Thursday, 5 October 2017

The Cult of the Composer: in lieu of an essay

NB: This is something I want to write as a proper essay, but have no idea about how to phrase. For this reason, I am simply stating the main claims and arguments here, with a view to converting them into an extended piece of writing at a later date.

  • Music is like cookery, and different from most other art-forms, in that it is (a) reproduced from a "recipe", (b) generally not seeking to represent anything in particular - and even when it is, does so in a very abstract way
  • There are very good reasons for not messing with non-reproducible artworks (such as the originals of paintings). There are good reasons to be careful about how we treat many representational artworks (such as poetry).
  • However, when these do not apply, we are generally very happy to modify, deface, and do whatever we like to artworks. Example one: we are happy to adapt cooking recipes, even when they come from very good chefs. Example two: we are happy to deface posters and prints of paintings. (Remember the Joseph Ducreaux meme from a few years back?)
  • We should be more willing to carry out this kind of modification for music. By this I mean not just the kind of wholesale changes we already make (e.g. remixes, various classical pieces) but micro-changes.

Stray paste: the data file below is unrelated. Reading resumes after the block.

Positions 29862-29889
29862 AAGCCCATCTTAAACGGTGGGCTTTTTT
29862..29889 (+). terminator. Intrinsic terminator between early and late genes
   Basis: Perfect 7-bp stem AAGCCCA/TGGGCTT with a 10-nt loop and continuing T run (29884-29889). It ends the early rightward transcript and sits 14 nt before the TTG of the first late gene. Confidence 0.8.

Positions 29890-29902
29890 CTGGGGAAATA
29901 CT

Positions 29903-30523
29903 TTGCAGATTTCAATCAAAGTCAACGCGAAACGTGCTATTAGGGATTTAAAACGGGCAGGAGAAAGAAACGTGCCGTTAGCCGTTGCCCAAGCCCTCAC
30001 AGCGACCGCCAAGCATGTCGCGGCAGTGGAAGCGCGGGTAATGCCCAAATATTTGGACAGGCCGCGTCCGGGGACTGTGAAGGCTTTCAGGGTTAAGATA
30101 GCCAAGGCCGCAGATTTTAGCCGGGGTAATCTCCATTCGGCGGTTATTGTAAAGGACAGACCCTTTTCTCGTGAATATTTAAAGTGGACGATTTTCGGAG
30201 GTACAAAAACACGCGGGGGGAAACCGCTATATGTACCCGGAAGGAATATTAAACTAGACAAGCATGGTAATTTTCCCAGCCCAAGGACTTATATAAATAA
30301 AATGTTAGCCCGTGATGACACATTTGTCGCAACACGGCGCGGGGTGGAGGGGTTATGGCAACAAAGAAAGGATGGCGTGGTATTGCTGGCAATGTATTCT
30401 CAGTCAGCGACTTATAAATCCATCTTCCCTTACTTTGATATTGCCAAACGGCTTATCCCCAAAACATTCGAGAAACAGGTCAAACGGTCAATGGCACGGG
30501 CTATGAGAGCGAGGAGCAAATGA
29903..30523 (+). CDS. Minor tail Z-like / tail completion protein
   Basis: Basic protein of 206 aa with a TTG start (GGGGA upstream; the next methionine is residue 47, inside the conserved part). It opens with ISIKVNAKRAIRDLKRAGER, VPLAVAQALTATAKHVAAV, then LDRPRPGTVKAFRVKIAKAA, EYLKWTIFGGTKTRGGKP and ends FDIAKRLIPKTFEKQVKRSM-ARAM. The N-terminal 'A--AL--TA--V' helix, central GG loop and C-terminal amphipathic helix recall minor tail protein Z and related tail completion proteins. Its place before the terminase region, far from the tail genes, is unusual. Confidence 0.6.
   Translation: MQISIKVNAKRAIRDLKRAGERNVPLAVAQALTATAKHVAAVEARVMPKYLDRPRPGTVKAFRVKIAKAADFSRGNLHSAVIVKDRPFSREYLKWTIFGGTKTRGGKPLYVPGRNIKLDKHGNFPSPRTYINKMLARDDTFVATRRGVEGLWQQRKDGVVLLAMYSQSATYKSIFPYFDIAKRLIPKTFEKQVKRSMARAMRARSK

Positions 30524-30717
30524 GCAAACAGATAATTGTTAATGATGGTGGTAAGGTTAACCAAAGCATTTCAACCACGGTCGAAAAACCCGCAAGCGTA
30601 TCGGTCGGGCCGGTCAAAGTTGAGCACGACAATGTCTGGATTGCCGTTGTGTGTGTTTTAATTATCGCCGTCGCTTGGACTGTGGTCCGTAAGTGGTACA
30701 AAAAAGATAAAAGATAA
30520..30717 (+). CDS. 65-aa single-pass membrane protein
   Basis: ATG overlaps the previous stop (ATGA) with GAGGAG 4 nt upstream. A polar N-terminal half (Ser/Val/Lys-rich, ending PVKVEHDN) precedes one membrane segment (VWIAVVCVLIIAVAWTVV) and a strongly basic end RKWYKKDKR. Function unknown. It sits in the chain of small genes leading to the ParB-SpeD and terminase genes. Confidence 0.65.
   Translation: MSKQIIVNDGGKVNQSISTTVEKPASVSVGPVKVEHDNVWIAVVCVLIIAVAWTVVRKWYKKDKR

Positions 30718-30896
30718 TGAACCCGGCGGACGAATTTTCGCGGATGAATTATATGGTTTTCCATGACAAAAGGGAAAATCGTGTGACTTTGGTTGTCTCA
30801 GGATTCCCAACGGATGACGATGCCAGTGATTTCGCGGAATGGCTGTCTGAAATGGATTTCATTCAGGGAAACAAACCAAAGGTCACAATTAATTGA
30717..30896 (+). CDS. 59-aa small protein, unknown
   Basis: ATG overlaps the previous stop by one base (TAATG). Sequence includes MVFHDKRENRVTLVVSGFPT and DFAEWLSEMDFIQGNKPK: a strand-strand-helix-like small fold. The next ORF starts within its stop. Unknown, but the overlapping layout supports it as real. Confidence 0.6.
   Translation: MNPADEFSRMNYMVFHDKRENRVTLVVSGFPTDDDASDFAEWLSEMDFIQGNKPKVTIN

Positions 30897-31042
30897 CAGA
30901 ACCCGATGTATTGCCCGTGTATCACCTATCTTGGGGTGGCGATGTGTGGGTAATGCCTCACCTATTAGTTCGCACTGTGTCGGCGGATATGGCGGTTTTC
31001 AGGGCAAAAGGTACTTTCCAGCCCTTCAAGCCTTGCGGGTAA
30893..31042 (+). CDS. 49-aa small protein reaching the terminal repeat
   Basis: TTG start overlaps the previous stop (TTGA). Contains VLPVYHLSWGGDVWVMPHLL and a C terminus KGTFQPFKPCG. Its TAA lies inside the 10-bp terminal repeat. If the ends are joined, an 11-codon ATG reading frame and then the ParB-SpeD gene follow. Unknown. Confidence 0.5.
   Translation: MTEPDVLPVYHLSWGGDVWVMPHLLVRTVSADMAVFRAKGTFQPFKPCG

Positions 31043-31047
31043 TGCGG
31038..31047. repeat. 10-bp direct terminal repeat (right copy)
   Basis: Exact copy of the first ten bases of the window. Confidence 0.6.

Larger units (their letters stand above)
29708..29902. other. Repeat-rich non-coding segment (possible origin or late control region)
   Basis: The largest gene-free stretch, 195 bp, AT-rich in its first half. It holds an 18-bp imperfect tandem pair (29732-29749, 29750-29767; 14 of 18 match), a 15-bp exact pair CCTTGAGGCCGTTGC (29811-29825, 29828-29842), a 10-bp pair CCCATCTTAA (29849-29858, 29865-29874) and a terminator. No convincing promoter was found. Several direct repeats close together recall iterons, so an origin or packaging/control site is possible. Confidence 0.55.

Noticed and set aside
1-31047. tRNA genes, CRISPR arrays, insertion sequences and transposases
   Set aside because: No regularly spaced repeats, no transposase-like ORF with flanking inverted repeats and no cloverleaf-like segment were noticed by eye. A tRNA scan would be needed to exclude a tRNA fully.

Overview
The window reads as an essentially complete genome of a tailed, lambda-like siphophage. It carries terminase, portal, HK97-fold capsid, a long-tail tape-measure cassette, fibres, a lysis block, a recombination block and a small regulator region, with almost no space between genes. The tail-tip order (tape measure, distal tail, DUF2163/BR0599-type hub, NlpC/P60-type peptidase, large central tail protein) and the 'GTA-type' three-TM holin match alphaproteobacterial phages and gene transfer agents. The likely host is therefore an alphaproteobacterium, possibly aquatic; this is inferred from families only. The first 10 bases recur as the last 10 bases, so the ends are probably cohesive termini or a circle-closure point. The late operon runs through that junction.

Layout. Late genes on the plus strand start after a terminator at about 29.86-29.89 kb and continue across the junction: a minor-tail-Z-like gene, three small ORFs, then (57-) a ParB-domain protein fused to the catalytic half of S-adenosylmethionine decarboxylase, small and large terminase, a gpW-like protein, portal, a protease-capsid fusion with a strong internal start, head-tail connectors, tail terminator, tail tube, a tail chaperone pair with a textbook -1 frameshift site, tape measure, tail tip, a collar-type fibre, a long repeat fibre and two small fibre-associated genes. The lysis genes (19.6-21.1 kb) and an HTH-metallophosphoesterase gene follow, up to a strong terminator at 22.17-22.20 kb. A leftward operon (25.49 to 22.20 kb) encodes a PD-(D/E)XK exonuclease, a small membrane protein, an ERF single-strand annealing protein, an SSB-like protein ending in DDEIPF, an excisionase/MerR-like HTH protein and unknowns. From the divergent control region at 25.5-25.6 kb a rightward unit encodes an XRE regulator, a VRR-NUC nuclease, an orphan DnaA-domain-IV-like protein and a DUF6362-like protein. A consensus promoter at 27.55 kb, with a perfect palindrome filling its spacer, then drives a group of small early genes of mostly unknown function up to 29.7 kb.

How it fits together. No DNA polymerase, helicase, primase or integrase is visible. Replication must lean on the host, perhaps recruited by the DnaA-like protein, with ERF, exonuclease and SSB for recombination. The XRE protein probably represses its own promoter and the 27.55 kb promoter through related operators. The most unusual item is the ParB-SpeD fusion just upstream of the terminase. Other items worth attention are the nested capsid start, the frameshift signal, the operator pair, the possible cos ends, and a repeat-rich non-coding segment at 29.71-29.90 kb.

• By micro-changes I mean deciding that a certain chord is wrong and changing it, modifying a tune slightly, and all sorts of other small changes.
  • Composers are presumably good judges of what is good music, but the judgement of the composer is not infallible, and we should be willing to overrule them in cases where we think they have erred (or where tastes have simply changed!)
  • See for example these eight beautiful bars in Schubert's Unfinished Symphony, and the two-bar fart that follows them. (from 1:20 in) I don't have a ready suggestion for how to continue the tune, but am quite certain that there are option much better than what Schubert went with.
  • Obviously if you are performing pieces for the public then you should make changes only after careful consideration, but this does not mean you should not make changes at all!
  • A good performer or composer can definitely improve on an already good piece, and this need not entail any disrespect to the original composer. See, for example, Marc-André Hamelin's excellent cadenza to Liszt's Hungarian Rhapsody no.2 (cadenza starts at 8:26, runs to around 11:40):
  • We're past the days in which books are the ideal medium for this, but it's sad that there's no book of "Mozart's piano works, as adapted by __". Nowadays, why not have a website of suggested micro-changes to pieces?
  • Try to come up with more suggestions for micro-changes. e.g. I reckon we could improve the descending lines at the climaxes of Finlandia (occurs more than once, e.g. at 3:56)